19 June 2016


“The most important value is that you can fight with someone really hard but there is always a part of respect between judoka. I think the respect of the other is a really big part of judo. And that’s what makes judo so special and makes judoka different


Exactly 46 days to go until the Biggest Show on Earth will begin. Namely, the Olympic Games! So far, the total number of 166 European athletes will be heading out to Rio. This number spreads across 36 nations and with the Tripartite places [wild cards] yet to be announced, Europe hopes for a few more. The focus for now, however, will be on 2015 World Bronze medallist, Toma NIKIFOROV who competes in the -100kg category.

Nikiforov was born in Brussel, Belgium. How did judo come about? “At the age of 3 I was living above a judo club in an apartment. My dad was a judoka also so I followed him on the mat while he was training. My first club called Royal Crossing Club of Schaerbeek. To be honest it is my first club but it will be also my last club. I wouldn’t move to elsewhere.” Nikoforov started off his judo journey with a golden performance at a small tournament which was held in Saint-Nicolas in 1997. At the time he was also practicing tennis, swimming and gymnastic. “I loved judo more than any of the other sports because there is more confrontation… you don’t just have to make a better score or play better, it’s you against someone else, you have to throw him but he wants to throw you also. I think that’s why judo is so special.” Besides his father, Nikiforov also looked up to Kosei Inoue. “Kosei is an awesome judoka and my father is an example for me in every single thing he does in his life.” 

“Aggressiveness and respect at the same time” was the response in regards to what judo means for the 23 years old Belgium athlete. He further explained that judo taught him to fight for what he wants, to be persistent and to never give up. “The most important value is that you can fight with someone really hard but there is always a part of respect between judoka. I think the respect of the other is a really big part of judo. And that’s what makes judo so special and makes judoka different than other sportsmen”, explained double European medallist, Nikiforov. In 2011, Nikiforov marked his most remarkable moment of his career when he won bronze at the Junior European Championship in Lommel, Belgium. “It was the first time I fought in such a high level in Belgium and all my family and friends were there and I ended the day with a medal so it was really an awesome moment for me.”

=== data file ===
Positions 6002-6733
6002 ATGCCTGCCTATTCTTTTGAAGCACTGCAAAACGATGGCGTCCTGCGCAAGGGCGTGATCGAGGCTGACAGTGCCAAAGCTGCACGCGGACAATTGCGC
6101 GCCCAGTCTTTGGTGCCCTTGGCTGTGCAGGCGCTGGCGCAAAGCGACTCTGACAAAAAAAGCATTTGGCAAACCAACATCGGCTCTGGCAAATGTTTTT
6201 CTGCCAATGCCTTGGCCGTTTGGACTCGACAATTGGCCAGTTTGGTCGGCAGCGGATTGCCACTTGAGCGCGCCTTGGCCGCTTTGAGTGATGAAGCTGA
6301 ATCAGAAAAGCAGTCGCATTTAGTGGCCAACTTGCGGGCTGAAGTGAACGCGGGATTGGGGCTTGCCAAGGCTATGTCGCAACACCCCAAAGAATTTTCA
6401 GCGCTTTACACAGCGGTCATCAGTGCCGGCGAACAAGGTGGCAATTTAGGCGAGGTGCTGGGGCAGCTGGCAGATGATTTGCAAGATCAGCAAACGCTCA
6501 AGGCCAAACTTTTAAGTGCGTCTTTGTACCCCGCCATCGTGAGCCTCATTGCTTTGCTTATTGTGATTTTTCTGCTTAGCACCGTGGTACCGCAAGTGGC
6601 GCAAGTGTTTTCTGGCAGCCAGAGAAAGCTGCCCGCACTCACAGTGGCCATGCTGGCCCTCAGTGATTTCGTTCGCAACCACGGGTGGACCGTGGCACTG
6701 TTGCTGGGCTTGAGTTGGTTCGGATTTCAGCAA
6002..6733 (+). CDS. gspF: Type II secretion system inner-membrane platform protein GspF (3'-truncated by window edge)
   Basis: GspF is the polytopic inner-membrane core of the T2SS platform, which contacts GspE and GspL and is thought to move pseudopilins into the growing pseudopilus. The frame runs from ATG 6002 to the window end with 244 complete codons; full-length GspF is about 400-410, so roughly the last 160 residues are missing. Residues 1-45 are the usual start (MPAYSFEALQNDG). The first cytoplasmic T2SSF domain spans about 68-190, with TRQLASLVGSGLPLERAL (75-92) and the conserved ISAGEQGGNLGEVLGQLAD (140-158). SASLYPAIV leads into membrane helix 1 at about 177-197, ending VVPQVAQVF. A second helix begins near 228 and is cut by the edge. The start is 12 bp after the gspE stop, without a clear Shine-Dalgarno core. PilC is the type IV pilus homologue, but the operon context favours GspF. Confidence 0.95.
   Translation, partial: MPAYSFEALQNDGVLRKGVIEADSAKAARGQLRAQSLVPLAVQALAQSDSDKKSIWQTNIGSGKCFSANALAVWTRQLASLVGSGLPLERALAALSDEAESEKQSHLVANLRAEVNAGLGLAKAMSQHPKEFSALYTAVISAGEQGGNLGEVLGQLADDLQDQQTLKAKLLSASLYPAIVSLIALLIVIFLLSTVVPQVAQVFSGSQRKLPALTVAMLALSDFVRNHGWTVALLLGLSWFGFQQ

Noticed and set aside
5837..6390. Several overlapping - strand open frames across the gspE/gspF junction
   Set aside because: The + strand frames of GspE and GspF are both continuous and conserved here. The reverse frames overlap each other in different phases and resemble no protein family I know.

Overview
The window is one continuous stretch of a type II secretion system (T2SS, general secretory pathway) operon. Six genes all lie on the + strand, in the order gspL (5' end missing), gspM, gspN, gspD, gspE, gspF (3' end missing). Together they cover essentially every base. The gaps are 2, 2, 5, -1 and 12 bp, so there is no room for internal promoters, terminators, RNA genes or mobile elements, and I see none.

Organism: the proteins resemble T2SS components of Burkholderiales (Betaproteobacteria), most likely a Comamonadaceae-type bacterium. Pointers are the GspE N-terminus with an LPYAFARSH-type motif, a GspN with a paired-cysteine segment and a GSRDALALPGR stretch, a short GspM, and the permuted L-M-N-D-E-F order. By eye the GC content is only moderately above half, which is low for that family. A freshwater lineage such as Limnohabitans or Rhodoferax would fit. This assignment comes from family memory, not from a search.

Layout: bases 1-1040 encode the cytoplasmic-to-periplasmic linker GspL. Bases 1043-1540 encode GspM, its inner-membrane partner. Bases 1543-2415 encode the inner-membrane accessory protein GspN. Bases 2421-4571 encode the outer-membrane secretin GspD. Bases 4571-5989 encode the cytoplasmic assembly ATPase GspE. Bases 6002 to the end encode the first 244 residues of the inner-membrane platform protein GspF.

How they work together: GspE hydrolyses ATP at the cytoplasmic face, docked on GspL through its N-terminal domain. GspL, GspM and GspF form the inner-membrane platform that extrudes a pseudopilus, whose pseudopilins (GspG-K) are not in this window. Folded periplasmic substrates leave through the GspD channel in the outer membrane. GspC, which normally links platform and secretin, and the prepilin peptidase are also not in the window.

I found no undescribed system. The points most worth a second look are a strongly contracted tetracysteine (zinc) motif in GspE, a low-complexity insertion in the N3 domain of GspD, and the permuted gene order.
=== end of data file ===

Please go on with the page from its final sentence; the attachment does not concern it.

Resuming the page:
This was all the fairy-tale part, and now to the hitches of his career. The multiply IJF World Tour medallist Belgian judoka suffers of what we call the ‘compartment syndrome’, which is a condition resulting from increased pressure within a restrained body space, especially of the leg or forearm.This means the muscles in Nikiforov’s forearms doesn’t have enough space to allow the blood to flow as it should. “After a hard and long period of effort, like at long and tough tournament, the blood can’t come fast enough in my muscles so I get big cramps. Last November I had to make an operation for that. I thought I was fine, but in the final of the European Championship cramps came back again. Therefore, I had to make more test because maybe there is another issues with my forearm. I don’t suffer of cramps at training, only in competition because the effort is more intense.” The compartment syndrome connects to Nikiforov’s most difficult situation he ever had to face on the mat: “It was my fight for bronze in Astana [World Championships 2015]. I got cramps so hard that one finger of my right hand got dislocated. The pain was awful. I had no choice but keep fighting because the pain of being 5th would have hurt me even more.”

Cuban Grand Prix winner of 2014, Nikiforov, finds motivation in his mind. He reviled that he motivates himself because he wants to be the best in everything he does regardless. How does he overcome of his lows? TN:“I want to give 100% of myself all the time to do not have regrets. I see all the other around me and think that if I don’t work my ass off in the hardest way in the training room, someone will have more willpower than me, will train harder than me, and after all, he will be stronger and beat me. I just can’t accept that. There is a quote I actually made up myself and I say it a lot to myself at training, ‘Hard today, easy tomorrow’.”

Let’s step away from the tatami for a moment and see how Nikiforov spends his spare moments offsite? “I like snowboarding and sports in general, but I can’t always have time or possibility to do other sports. But it doesn’t really help me to balance my life. Although, I think some of my close friends help me feel alive beside judo.”

46 days to go… “A dream coming true”, said Nikoforov right away. “From now until Rio I will just train. On the day, it will all be about thinking step by step… to win my first fight, the the second one, the third one, and repeat it until the final. I will just take the competition fight by fight”, he added. For final words he said, “I would like to thank my club, my family, the Belgian Federation and coaches, and also the Belgian Army because without them I couldn’t train for my sport everyday.” Toma Nikiforov will be competing on the 11th of August in Rio de Janeiro.